In this passage, Paul reminds his readers that we are God’s children, and more so we are God’s heirs. This knowledge is significant and empowers us to move beyond fear. To be adopted as God’s heir is to have value, worth, significance.

When we think of earthly families, we think in terms of a limited number of heirs; only a select few inherit wealth or family property. How very different it is with God! There is no limit to the number of people who will be God’s children, adopted as God’s heirs. While in earthly terms being an heir can be a very exclusive, privileged status, in the realm of God all who are led by God’s Spirit are heirs. There is an abundance to God’s love and grace. There is an abundance to the realm of God. There is room for everyone to be an heir of God. One of the challenges underlying this passage is recognizing ourselves as God’s heirs. Moreover, how do we recognize and accept all people as God’s heirs? How do we live open to difference and diversity? How do we move beyond our inherent biases and begin to see every person as a child of God?

One of the first lessons I learned as a child in Sunday school was that God loves all children—no matter what color their skin, every single one is precious to God. As adults, we know that in many parts of the world racism is systemic sin causing oppression and suffering. How might taking seriously that we are all God’s heirs help us in the work of dismantling racism? How might seeing each one we meet as God’s child help us in our individual work of acceptance and inclusion?

God of all people, you love each and every person. Help us to love as you love. Amen.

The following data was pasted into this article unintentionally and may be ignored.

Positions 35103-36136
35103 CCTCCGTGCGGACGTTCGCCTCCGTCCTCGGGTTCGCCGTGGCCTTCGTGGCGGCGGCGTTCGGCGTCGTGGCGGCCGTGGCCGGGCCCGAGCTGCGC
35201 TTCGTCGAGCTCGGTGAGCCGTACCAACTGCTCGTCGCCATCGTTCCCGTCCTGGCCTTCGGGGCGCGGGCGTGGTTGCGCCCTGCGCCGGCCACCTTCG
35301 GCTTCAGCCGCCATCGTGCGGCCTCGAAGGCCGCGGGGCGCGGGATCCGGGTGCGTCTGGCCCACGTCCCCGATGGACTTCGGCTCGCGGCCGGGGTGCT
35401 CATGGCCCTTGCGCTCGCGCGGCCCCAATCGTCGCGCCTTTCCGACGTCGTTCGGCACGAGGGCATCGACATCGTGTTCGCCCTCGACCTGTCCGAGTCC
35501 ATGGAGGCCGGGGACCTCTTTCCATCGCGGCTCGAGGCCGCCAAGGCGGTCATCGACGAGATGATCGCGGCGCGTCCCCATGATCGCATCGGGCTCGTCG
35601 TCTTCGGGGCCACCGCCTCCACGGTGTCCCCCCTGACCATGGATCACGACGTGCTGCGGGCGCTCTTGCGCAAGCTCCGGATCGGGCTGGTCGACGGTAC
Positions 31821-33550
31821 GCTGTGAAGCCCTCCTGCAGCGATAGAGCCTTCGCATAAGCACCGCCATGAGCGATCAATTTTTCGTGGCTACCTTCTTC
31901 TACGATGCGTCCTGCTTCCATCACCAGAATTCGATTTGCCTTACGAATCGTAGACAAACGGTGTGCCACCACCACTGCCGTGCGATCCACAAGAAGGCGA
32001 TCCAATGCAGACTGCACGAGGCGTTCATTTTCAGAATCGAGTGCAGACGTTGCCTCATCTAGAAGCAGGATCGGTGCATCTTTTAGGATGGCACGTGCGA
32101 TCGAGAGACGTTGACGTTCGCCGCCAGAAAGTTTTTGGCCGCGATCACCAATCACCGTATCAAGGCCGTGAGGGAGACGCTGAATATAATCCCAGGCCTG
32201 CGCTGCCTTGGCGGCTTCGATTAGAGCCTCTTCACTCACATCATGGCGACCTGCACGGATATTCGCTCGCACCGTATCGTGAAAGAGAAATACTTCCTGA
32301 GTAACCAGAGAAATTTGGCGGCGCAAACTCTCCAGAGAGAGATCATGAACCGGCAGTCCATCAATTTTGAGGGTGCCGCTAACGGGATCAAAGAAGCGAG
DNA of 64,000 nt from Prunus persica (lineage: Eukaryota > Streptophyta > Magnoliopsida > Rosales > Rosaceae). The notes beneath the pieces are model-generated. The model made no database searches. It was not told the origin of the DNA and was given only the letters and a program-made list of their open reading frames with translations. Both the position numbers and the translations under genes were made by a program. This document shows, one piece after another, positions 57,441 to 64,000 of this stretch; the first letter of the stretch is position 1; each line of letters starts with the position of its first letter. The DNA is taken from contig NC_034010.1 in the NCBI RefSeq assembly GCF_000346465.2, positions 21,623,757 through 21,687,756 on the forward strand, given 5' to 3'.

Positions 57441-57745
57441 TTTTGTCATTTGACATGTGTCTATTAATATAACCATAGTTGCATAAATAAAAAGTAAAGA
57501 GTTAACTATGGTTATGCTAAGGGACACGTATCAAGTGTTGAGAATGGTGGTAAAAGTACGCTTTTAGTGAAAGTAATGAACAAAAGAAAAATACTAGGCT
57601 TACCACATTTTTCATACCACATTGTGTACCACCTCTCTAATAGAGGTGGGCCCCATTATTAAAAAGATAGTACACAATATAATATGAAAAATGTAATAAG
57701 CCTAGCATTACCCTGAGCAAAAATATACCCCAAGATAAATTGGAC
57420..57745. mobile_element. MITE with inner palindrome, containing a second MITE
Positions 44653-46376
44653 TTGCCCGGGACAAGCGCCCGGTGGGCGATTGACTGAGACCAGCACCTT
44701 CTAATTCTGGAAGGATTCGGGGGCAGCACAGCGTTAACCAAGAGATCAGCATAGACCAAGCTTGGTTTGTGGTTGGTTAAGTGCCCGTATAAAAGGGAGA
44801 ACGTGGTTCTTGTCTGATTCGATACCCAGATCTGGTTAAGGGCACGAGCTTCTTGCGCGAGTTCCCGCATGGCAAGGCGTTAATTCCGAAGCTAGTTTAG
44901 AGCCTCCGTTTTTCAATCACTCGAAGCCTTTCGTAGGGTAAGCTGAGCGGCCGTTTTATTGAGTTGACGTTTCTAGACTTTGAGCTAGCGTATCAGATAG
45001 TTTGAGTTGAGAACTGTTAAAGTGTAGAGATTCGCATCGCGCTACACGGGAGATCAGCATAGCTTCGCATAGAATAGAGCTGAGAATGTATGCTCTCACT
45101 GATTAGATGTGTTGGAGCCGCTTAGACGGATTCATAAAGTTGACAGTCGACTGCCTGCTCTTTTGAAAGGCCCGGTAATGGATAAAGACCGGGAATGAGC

Pray the Scriptures Using Audio Lectio
Read John 3:1-17

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Lectionary Week
May 24–30, 2021
Scripture Overview

This Sunday we will celebrate the Trinity, the Christian belief that God is one being and exists in three persons: Father, Son, and Holy Spirit. Christian theologians point out that there are many references to this doctrine in the Bible. In Isaiah, the voice of the Lord asks, “Who will go for us?” not, “Who will go for me?” In Romans, Paul speaks of all three persons of the Trinity: We pray to the Father through the Spirit because of the work of the Son. Jesus also speaks to Nicodemus about the role of all three persons of the Trinity. This may not be the simplest of Christian doctrines, but it is foundational because it explains the nature of God and God’s work throughout human history.

Questions and Suggestions for Reflection

Read Isaiah 6:1-8. Can you recall a time when you said to God, “Here I am; send me”? What prompted you? What helped you feel empowered to serve?
Read Psalm 29. As you read about the power of the Lord’s voice, do you find yourself frightened or drawn in? How approachable is God to you?
Read Romans 8:12-17. When has fear controlled you? How does being led by God’s Spirit free you from fear?
Read John 3:1-17. How has your life been reshaped by the Spirit? How did sins and failings manifest in the new creation?

Respond by posting a prayer.

This season, Whitney R. Simpson has given us the gift we must open: a clear, accessible invitation to connect with the divine spark that is within us. This is the best present: being present for Jesus’ birth, God made human.”


Learn more about our newest Advent resource, Fully Human, Fully Divine here.